Implying that while Śākyamuni Tathāgata has for immeasurable kalpas carried out harsh and difficult practices, accumulating merit, piling up virtue, seeking the way of the bodhisattva without ever resting, while she has perhaps not?

Why can't Mañjuśrī bodhisattva see that she is a non-retrograding bodhisattva? That is a question IMO. Is she hiding it from him? How can she do such a thing?
並畢竟空。並如來藏。並實相。非三 而三三而不三。非合非散而合而散。非非合非非散。不可一異而一異。
All three truths are ultimately empty, all are tathāgatagarbha, all are true aspect. Not three, they are three; three, they are not three. Neither combined nor separated, neither uncombined nor unseparated. Neither same nor different, yet in a sense same, and in a sense different.

夫三諦者。 天然之性徳也。 中諦者。 統一切法。 眞諦者。 泯一切法。 俗諦者。 立一切法。
The three truths. Heaven-sent natural characteristics. The middle truth unifies all dharmāḥ. The ultimate truth demolishes all dharmāḥ. The conventional truth establishes all dharmāḥ.

摩訶止観始終心要Móhēzhǐguān, Shǐzhōngxīnyào.

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Coëmgenu
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Re: simultaneity of cause and effect

Post by Coëmgenu » Thu Dec 14, 2017 1:32 am

For that matter, why can't Ven Śāriputra see the dragon's daughter's attainment before her demonstration with his vision? With his ṛddhi she instructs him to use in the Kumārajīva recension?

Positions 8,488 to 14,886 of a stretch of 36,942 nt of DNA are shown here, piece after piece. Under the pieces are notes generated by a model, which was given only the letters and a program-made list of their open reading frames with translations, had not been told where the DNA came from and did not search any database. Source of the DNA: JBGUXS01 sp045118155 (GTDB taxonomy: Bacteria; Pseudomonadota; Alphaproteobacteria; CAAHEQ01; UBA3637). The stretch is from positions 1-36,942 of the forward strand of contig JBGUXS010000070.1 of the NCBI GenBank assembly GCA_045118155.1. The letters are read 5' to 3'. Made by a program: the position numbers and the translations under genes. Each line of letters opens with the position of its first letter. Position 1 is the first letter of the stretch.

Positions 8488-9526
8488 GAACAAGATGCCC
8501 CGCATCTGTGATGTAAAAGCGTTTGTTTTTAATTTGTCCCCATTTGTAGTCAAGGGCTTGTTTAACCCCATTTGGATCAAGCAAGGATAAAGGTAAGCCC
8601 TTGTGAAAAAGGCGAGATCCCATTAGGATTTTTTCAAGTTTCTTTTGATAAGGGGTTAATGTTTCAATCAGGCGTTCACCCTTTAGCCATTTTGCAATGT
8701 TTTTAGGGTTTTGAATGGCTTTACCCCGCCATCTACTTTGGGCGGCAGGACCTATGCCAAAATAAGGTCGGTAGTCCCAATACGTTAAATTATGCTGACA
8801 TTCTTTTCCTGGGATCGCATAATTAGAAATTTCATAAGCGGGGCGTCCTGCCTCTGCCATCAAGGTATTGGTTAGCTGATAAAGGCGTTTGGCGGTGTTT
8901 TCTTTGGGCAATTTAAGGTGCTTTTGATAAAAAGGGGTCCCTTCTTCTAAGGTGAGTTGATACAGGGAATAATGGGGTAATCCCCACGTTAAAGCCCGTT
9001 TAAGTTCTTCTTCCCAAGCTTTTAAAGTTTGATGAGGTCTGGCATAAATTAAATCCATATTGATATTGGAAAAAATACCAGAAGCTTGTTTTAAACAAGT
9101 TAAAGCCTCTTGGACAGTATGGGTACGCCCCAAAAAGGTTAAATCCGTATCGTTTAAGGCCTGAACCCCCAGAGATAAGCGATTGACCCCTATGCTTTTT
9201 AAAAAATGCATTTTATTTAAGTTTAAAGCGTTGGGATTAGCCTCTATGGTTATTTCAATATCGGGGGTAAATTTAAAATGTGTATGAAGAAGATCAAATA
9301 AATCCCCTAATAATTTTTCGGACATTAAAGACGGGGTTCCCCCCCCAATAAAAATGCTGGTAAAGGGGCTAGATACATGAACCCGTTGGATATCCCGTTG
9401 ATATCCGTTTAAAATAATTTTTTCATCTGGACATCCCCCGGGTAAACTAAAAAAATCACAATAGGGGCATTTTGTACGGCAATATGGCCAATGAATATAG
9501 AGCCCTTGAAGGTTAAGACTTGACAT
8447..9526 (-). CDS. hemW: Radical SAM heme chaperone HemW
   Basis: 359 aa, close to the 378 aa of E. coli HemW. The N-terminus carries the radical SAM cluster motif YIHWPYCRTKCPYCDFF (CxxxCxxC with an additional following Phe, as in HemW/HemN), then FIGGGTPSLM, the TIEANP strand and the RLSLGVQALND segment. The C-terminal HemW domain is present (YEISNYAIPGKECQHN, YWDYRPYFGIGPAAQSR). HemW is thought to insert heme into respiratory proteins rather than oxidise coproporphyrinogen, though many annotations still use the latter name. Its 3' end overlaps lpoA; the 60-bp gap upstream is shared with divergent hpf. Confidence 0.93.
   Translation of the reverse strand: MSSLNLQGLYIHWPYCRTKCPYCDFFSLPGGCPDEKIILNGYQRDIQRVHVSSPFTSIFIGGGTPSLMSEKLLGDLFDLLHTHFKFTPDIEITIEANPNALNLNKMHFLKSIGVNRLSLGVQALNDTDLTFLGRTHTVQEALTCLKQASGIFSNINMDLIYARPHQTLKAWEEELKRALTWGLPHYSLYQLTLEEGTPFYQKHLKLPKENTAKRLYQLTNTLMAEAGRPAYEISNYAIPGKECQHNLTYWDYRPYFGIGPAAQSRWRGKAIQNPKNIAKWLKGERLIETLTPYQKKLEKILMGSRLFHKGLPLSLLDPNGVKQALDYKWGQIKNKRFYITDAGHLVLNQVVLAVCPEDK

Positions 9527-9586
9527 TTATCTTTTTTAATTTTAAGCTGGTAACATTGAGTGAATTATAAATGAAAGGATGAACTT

並畢竟空。並如來藏。並實相。非三 而三三而不三。非合非散而合而散。非非合非非散。不可一異而一異。
All three truths are ultimately empty, all are tathāgatagarbha, all are true aspect. Not three, they are three; three, they are not three. Neither combined nor separated, neither uncombined nor unseparated. Neither same nor different, yet in a sense same, and in a sense different.

夫三諦者。 天然之性徳也。 中諦者。 統一切法。 眞諦者。 泯一切法。 俗諦者。 立一切法。
The three truths. Heaven-sent natural characteristics. The middle truth unifies all dharmāḥ. The ultimate truth demolishes all dharmāḥ. The conventional truth establishes all dharmāḥ.

摩訶止観始終心要Móhēzhǐguān, Shǐzhōngxīnyào.

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liuzg150181
Posts: 199
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Re: simultaneity of cause and effect

Post by liuzg150181 » Thu Dec 14, 2017 2:35 am

The Cicada wrote:
Wed Dec 13, 2017 9:08 pm
1) She doesn't look like any women I know or have seen outside of a Star Trek rerun. If she was born with that body, it looks like that individual still needed a particular kind of body in order to attain enlightenment. If she transformed into that form, same thing. She required a body very different from the common human form.
Enlightenment for all,regardless of skin color :tongue: :
Image
The Cicada wrote:
Wed Dec 13, 2017 9:08 pm
My understanding is that Tibetan society is often decried as being very "sexist" in their treatment of women, and we see such complaints aired on this very forum. Obviously there is a gap between the equality of the beings' ability to gain enlightenment and the treatment of their worldly forms throughout Buddhist societies.
Ok........same goes to Japan where Nichiren Buddhism is from?
https://www.japantimes.co.jp/news/2017/ ... mic-forum/
And speaking of which:
viewtopic.php?f=115&p=422279#p422279